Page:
Two new combinations of drugs appear to significantly slow the progression of tumors among some women fighting metastatic breast cancer, researchers reported Wednesday.

The new data, being reported at the annual San Antonio Breast Cancer Symposium this week, raise hope for patients who often have few options.

“These cover a broad scope of patients with metastatic breast cancer and offer new options,” said Jose Baselga of the Harvard Medical School, who was involved in both studies. “Together, I think these will be practice-changing. I think it’s exciting.”

In one of the studies, Baselga and his colleagues studied 808 patients with advanced breast cancer whose tumors were positive for the so-called HER-2 receptor. About 20 percent of breast cancers are HER-2 positive.

The women received the standard chemotherapy drug docetaxel plus the newer drug Herceptin, which only helps women whose tumors are HER-2 positive, along with either a placebo or a newer drug called pertuzumab, which also interferes with HER-2.

The tumors among the women who got pertuzumab did not progress for 18.5 months, compared to only 12.4 months for those who got the placebo.

“An improvement of six months is a big deal in this patient population,” Baselga said in a telephone interview.

Baselga acknowledged that the key measure is whether a drug actually helps patients survive longer. But he was optimistic that would be the case based on these findings. There were 69 deaths among the 402 women who got pertuzumab, compared with 96 among the 406 patients who got the placebo.

“It’s too early to say, but I think it’s likely this will show a survival benefit,” he said, noting that so far the drug appears to be safe and produced minimal side effects, such as diarrhea.

The study was sponsored by Genentech, which makes pertuzumab.

In the second study, researchers gave 724 postmenopausal women whose tumors responded to the hormone estrogen either the drug exemestane, which is already used, plus a placebo, or exemestane plus a drug called everolimus. Everolimus, first developed as an anti-rejection drug, has already been approved to treat other forms of cancer, such as kidney cancer.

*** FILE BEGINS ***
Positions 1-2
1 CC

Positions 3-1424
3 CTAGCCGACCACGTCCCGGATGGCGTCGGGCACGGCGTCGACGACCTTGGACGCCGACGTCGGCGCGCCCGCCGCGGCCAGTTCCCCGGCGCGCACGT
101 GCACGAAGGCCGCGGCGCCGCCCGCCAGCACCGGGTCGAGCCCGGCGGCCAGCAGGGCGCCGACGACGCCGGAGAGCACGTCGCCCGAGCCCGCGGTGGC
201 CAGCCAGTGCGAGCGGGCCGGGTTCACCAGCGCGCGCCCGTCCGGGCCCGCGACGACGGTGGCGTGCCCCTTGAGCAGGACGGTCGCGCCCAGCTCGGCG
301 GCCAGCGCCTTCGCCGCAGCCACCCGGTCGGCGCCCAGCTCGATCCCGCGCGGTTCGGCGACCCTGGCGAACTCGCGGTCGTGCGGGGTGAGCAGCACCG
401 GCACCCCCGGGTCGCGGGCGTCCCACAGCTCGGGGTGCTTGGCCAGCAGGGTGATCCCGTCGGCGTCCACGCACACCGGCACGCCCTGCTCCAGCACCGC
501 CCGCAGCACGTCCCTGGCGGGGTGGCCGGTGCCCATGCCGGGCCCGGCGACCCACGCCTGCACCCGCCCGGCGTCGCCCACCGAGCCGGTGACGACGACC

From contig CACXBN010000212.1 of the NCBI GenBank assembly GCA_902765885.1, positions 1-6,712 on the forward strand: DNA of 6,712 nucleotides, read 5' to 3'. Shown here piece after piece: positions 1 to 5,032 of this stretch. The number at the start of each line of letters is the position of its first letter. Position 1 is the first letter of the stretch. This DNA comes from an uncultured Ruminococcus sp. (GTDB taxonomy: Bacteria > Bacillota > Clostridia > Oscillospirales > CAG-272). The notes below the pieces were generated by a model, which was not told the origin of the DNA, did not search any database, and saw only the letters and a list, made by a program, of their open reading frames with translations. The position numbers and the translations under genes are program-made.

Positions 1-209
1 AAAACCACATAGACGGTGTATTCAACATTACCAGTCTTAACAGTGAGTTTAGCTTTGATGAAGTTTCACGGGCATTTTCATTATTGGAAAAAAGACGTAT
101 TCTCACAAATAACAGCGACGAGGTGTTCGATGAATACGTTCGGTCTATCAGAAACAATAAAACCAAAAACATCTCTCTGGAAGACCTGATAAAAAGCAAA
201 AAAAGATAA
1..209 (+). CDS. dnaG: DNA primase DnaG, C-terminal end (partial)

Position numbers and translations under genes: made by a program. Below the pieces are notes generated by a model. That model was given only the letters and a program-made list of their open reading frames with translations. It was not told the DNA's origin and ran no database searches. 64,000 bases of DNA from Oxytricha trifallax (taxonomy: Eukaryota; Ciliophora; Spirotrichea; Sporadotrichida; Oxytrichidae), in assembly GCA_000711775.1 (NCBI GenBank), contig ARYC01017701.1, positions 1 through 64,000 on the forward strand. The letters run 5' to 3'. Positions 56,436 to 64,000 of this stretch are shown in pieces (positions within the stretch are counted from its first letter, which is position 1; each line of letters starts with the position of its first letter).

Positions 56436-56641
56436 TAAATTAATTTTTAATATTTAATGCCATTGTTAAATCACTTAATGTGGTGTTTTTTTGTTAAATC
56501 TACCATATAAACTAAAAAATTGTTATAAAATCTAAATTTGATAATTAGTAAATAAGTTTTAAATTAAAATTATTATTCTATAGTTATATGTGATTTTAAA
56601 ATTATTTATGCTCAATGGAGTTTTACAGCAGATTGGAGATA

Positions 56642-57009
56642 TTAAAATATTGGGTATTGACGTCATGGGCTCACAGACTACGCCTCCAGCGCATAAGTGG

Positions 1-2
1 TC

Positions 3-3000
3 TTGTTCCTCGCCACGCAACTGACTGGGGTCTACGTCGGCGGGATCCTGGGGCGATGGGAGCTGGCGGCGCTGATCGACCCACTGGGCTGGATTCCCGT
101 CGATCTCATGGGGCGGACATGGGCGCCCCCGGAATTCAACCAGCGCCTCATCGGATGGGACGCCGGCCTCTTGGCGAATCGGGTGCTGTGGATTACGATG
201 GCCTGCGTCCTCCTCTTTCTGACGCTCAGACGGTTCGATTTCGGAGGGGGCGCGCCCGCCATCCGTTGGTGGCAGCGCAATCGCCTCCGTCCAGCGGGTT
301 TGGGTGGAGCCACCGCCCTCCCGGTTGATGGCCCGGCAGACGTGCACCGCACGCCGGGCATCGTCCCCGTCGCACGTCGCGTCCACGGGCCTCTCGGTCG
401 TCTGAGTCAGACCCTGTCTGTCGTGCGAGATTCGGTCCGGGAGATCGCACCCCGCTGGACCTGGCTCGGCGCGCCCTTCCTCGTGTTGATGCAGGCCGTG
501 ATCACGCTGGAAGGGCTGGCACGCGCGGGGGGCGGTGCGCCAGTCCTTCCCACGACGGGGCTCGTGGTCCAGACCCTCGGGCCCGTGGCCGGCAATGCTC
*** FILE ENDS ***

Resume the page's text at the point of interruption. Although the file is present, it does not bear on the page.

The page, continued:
Among the 239 women who got only exemestane and a placebo, they experienced no growth of their tumors for about 3.2 months. For those 485 who got everolimus, the tumors did not progress for 7.4 months.

Although the difference is relatively small, Baselga said it was significant.

“This is one of the most positive studies in breast cancer in a patient population whose options are quite limited,” he said.

The study was sponsored by Novartis, which makes everolimus.

Other experts said the findings were promising, but additional work was needed to see if they translated into longer survival.

“Will these advances translate into survival differences? Only time will tell on that one,” said Larry Norton of the Memorial Sloan-Kettering Cancer Center. “But keeping symptomatic or potentially symptomatic cancer at bay for months is still, in my mind, a worthwhile achievement, something our patients want and need while we search for a cure.”

Others, however, said it was too soon to conclude the new regimens should be adopted.

“These results are promising but should not change practice,”said Fran Visco of the National Breast Cancer Coalition, an advocacy group. “We need to wait for the survival data. We should not be celebrating differences in tumor growth that have no real clinical impact. Women deserve drugs that extend life with minimal side effects.”